Four-jaw lathe chuck with five-star value
The multiple work-holding options provided by a four-jaw lathe chuck (sometimes called a scroll chuck) make many turning operations so much easier than using a faceplate. Once you have one, you'll wonder how you ever got by without it. Four-jaw chucks always have been pricey, though, especially when you add the extra jaws to make it really versatile.
Thumbing through the Penn State Industries catalog a few months ago, however, I stumbled onto a bargain I thought had to be too good to be true: a fully accessorized four-jaw chuck, called "Barracuda2," for only $170. I ordered one to check it out, and the news is good.
Let's start with all the stuff you get:
- A nicely machined chuck body (A) threaded for a 1" x 8tpi (threads per inch) spindle with a 3/4" x 16tpi adapter (B), operated by a very positive and easy-to-use square-drive T-handle wrench (C).
- Four sets of jaws (D, E, F, G) that hold objects from 3⁄32 " to 4-1⁄8 " diameter in external-grip mode, and from 11⁄16 " to 4-1⁄8 " diameter in internal-grip mode.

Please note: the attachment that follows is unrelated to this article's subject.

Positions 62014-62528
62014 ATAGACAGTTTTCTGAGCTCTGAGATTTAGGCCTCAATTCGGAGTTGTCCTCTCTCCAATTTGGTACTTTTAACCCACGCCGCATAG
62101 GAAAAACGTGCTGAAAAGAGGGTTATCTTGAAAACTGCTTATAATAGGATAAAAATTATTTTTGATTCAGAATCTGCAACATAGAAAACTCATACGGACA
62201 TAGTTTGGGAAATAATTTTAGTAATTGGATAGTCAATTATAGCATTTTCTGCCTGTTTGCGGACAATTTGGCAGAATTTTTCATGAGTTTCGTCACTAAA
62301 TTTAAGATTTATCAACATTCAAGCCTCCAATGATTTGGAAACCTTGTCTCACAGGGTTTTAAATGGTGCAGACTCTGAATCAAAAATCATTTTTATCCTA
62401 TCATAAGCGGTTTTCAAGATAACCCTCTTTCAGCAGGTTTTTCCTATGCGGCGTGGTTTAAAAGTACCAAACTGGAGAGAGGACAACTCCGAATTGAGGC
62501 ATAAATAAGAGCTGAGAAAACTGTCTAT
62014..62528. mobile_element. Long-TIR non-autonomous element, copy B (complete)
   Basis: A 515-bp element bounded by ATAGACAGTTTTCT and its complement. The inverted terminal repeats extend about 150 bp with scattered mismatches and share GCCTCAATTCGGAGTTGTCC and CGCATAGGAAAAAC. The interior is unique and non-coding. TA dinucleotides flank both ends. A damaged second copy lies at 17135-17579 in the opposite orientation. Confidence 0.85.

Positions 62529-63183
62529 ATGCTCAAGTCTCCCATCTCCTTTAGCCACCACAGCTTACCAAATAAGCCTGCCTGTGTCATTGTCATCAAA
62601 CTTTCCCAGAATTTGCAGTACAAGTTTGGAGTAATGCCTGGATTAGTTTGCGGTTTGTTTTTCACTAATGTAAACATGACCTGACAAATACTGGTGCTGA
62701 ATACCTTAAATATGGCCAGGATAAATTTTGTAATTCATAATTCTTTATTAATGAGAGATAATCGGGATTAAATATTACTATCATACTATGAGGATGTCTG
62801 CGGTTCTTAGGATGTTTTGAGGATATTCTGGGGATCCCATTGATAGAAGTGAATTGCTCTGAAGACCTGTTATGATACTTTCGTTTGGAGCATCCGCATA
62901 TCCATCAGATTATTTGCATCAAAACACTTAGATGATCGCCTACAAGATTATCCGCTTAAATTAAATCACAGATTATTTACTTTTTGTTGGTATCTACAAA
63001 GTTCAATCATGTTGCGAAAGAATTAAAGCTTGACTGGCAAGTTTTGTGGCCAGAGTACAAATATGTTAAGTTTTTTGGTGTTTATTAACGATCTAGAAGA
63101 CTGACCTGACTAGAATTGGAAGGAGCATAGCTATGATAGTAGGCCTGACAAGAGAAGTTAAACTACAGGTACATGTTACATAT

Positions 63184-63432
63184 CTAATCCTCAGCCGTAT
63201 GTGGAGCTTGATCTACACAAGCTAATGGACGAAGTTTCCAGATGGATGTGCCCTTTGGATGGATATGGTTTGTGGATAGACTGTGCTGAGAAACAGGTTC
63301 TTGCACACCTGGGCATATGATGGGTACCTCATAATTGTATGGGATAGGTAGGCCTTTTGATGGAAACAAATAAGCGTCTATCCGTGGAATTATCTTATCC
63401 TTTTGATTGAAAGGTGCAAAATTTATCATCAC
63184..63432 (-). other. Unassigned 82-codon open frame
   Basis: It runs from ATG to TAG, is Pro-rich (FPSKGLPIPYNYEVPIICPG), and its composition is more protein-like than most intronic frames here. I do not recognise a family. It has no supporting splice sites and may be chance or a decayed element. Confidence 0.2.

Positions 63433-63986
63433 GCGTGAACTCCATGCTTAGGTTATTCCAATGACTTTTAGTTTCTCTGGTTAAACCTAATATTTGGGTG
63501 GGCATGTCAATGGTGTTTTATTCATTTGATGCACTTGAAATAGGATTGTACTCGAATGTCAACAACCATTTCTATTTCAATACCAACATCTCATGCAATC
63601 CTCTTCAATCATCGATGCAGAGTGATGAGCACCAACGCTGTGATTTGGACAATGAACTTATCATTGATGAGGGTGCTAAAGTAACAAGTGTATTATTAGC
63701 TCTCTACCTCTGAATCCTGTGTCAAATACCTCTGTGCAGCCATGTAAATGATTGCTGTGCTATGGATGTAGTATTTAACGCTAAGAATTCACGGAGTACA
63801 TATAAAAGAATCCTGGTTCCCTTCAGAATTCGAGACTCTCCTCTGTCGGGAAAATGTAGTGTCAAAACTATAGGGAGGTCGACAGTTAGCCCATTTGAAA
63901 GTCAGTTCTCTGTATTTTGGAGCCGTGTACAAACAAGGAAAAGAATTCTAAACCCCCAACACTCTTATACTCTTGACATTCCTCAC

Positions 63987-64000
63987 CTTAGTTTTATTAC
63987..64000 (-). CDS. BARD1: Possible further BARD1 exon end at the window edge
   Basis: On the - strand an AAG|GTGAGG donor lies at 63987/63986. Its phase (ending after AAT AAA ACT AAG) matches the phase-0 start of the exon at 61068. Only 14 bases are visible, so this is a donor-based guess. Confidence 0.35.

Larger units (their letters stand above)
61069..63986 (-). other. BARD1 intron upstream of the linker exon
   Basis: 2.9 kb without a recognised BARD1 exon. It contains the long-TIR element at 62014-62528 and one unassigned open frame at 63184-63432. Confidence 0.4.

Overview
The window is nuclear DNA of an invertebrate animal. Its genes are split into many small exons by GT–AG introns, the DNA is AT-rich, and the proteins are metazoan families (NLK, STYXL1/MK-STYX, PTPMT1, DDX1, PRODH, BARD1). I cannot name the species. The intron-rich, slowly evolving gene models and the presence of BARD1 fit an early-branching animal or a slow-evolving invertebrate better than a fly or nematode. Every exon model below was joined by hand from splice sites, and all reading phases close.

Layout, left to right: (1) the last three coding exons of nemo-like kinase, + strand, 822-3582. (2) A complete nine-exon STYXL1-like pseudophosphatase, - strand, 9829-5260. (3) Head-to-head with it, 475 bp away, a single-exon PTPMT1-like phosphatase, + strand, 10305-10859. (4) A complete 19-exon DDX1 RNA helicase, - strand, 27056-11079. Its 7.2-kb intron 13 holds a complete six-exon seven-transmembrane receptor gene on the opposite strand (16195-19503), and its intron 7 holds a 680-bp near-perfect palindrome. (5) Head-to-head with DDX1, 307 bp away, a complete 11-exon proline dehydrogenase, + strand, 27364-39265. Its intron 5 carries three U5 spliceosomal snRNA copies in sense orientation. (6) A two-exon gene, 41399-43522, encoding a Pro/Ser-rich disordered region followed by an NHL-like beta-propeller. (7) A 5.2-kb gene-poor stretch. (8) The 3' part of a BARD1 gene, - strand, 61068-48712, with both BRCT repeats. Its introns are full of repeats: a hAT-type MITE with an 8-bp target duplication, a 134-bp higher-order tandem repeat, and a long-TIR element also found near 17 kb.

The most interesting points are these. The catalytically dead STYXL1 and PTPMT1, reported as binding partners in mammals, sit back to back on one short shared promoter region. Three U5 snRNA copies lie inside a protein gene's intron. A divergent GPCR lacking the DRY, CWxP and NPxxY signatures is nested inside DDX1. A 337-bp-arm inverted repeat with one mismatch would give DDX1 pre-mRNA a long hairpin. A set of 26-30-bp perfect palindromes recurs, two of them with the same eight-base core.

- A substantial screw center (H).
- A T-handle hex wrench for the jaw-mounting screws (I).
- A handy case that keeps it all together.
Evaluation and conclusion
Getting a lot of parts for a little money doesn't mean much if the chuck doesn't perform well, but that's not the case with the Barracuda2. I used this chuck extensively for more than six months, turning several vessels up to 11" in diameter and three small tapered display pedestals. Every time I used it, the Barracuda2 held the workpiece securely, and I felt both comfortable and confident while turning with it.
For bowl turners, there's an extra bonus. Two different sets of flat jaws for gripping bowls by the rim also are available: one with a capacity up to 5" diameter ($25), and another up to 8" ($30). Comparable jaw sets for other chucks run about $85.
Bottom line: For less than the cost of most other chucks with one set of jaws and a screw center, you get a really great little chuck, including all the accessory jaws you'll likely ever need. If you turn stuff larger than 12" in diameter, you should go with one of the more hi-fi chucks on the market. But for most of us occasional turners, the buck stops here.
–Tested by Jan Svec, Projects Editor